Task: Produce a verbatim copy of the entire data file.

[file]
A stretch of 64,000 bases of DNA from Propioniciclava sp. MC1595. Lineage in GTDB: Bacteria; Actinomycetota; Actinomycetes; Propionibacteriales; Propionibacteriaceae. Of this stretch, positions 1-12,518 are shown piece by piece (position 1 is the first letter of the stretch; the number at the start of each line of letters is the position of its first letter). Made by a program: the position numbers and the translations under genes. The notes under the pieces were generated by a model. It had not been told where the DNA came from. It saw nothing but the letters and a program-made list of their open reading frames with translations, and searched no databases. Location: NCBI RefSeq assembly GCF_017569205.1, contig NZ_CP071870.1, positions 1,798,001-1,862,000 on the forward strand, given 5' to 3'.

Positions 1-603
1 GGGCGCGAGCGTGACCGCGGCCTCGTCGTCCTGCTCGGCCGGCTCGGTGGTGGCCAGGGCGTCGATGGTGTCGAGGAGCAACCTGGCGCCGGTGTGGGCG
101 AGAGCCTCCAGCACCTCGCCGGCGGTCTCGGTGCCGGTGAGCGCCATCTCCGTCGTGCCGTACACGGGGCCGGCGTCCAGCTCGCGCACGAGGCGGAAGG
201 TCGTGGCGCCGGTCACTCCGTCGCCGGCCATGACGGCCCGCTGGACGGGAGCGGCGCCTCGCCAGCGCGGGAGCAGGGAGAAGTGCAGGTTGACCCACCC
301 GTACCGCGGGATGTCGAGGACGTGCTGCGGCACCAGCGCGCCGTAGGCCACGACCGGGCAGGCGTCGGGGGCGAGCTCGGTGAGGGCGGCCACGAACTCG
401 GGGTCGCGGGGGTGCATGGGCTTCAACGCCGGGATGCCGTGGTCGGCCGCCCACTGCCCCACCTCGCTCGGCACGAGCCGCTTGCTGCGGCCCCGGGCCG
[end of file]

A stretch of 64,000 bases of DNA from Propioniciclava sp. MC1595. Lineage in GTDB: Bacteria; Actinomycetota; Actinomycetes; Propionibacteriales; Propionibacteriaceae. Of this stretch, positions 1-12,518 are shown piece by piece (position 1 is the first letter of the stretch; the number at the start of each line of letters is the position of its first letter). Made by a program: the position numbers and the translations under genes. The notes under the pieces were generated by a model. It had not been told where the DNA came from. It saw nothing but the letters and a program-made list of their open reading frames with translations, and searched no databases. Location: NCBI RefSeq assembly GCF_017569205.1, contig NZ_CP071870.1, positions 1,798,001-1,862,000 on the forward strand, given 5' to 3'.

Positions 1-603
1 GGGCGCGAGCGTGACCGCGGCCTCGTCGTCCTGCTCGGCCGGCTCGGTGGTGGCCAGGGCGTCGATGGTGTCGAGGAGCAACCTGGCGCCGGTGTGGGCG
101 AGAGCCTCCAGCACCTCGCCGGCGGTCTCGGTGCCGGTGAGCGCCATCTCCGTCGTGCCGTACACGGGGCCGGCGTCCAGCTCGCGCACGAGGCGGAAGG
201 TCGTGGCGCCGGTCACTCCGTCGCCGGCCATGACGGCCCGCTGGACGGGAGCGGCGCCTCGCCAGCGCGGGAGCAGGGAGAAGTGCAGGTTGACCCACCC
301 GTACCGCGGGATGTCGAGGACGTGCTGCGGCACCAGCGCGCCGTAGGCCACGACCGGGCAGGCGTCGGGGGCGAGCTCGGTGAGGGCGGCCACGAACTCG
401 GGGTCGCGGGGGTGCATGGGCTTCAACGCCGGGATGCCGTGGTCGGCCGCCCACTGCCCCACCTCGCTCGGCACGAGCCGCTTGCTGCGGCCCCGGGCCG